Assuming all lawyers are equally skilled and experienced.
We are not! I wouldn’t dream of advising on a house purchase, but I can count on one hand the number of times a client has asked me whether I have dealt with a claim like theirs before. Make sure your lawyer knows his or her stuff. Personal injury claims are hugely important, so don’t trust a novice with your case.
Settling your claim too soon.
I hate it when this happens. My best advice is, if you can, only settle your case when you have made a full physical and psychological recovery. Of course, some injuries are permanent, but if this is the case, make sure that the medical evidence is final. Why is early settlement a problem? Well, say for example, a medical expert states you are likely to make a full recovery in one year, and you settle your claim before that year is up. You are still injured – your injuries might continue beyond the expert’s prediction. If you do continue to suffer, then the chances are you have settled your injury claim for less than it is worth. Once settled, you cannot go back for more, except in rare circumstances.
Believing you can deal direct without a lawyer.
Often insurance companies will try and settle a claim directly with you and tell you that lawyers complicate things – that you will get a better settlement without all those legal fees. This is nonsense. I have spent my professional career bringing claims against insurers. I once had a client who was tempted to accept an insurer’s offer before medical evidence had been obtained. The offer was £5000. He instructed me, and I subsequently recovered £175,000 on his behalf.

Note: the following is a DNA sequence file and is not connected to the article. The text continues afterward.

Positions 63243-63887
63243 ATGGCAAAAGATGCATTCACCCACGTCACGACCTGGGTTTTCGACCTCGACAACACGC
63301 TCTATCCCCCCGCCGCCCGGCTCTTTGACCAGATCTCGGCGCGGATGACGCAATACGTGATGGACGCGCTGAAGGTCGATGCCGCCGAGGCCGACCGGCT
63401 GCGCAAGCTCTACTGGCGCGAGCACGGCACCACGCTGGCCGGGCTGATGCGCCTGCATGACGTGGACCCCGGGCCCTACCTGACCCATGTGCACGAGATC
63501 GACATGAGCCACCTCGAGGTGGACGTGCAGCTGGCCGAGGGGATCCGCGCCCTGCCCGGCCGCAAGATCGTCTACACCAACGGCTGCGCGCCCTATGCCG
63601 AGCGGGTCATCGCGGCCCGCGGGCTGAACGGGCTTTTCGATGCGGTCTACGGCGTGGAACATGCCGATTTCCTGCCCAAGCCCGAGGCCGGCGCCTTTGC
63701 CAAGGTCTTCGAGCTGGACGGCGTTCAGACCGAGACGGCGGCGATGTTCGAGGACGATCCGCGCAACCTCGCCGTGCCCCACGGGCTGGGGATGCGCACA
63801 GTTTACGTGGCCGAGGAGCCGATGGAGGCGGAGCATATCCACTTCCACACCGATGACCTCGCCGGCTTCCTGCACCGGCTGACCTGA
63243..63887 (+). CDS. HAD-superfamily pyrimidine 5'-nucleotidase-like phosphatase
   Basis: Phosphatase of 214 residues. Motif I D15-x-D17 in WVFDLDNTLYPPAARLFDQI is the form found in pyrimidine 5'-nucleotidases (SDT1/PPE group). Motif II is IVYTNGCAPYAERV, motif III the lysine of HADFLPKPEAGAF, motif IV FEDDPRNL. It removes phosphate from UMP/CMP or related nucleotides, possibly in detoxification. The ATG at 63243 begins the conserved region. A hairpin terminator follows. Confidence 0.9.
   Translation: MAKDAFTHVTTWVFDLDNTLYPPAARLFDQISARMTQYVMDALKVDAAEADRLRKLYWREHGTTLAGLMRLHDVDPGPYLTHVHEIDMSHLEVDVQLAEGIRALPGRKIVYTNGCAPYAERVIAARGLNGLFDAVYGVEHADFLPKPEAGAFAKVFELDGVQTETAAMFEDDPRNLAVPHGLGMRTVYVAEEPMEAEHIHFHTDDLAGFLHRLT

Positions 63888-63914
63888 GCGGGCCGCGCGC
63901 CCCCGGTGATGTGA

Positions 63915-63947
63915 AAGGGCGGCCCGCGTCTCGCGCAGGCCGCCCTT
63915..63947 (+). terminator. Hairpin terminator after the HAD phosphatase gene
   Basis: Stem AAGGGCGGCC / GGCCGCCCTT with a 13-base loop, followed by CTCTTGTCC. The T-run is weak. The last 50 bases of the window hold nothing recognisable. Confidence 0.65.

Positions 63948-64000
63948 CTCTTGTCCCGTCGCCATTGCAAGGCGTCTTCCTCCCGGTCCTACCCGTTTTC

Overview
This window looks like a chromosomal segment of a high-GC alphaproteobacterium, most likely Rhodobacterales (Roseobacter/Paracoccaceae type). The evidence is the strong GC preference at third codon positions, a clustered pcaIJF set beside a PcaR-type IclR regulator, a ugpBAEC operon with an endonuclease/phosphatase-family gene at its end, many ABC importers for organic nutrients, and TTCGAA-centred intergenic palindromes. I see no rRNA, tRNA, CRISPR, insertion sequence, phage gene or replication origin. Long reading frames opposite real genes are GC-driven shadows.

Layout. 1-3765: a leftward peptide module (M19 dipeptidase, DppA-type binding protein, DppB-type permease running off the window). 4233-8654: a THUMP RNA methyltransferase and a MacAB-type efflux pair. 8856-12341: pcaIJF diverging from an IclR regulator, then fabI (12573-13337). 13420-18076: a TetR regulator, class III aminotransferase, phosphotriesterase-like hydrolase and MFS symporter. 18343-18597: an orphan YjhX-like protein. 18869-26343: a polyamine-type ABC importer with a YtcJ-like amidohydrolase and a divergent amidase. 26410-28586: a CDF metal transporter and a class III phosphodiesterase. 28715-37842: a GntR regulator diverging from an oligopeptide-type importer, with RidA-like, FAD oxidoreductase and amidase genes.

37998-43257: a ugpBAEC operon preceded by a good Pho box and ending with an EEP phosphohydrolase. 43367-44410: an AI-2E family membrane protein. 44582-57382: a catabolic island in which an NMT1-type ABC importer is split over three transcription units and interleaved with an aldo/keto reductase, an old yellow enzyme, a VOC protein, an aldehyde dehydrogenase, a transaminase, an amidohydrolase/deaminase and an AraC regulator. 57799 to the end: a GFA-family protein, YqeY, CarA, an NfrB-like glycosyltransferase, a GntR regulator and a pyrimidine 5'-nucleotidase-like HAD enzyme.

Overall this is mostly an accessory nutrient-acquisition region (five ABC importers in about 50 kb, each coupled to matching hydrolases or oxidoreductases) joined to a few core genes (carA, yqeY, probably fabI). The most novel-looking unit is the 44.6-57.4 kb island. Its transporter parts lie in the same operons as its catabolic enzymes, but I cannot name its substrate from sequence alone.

Failing to keep records of financial losses.
This is a problem for every personal injury lawyer in the country! Every time you incur a cost because of your accident – or even every time a friend or relative incurs such a cost – write it down. Keep any receipts, record it on your phone, or send it to your lawyer. You should view making a personal injury claim as if you are making any type of insurance claim. Imagine – heaven forbid – that your house is broken into and your wedding ring is stolen. When making a claim on your insurance your insurer will want to see proof of purchase or ownership, and who can blame them? Even with small costs, such as parking at a hospital, physiotherapy appointments and additional take-aways because you cannot cook due to your injuries – the sums all add-up and are potentially claimable. Your lawyer should advise you on what can be claimed.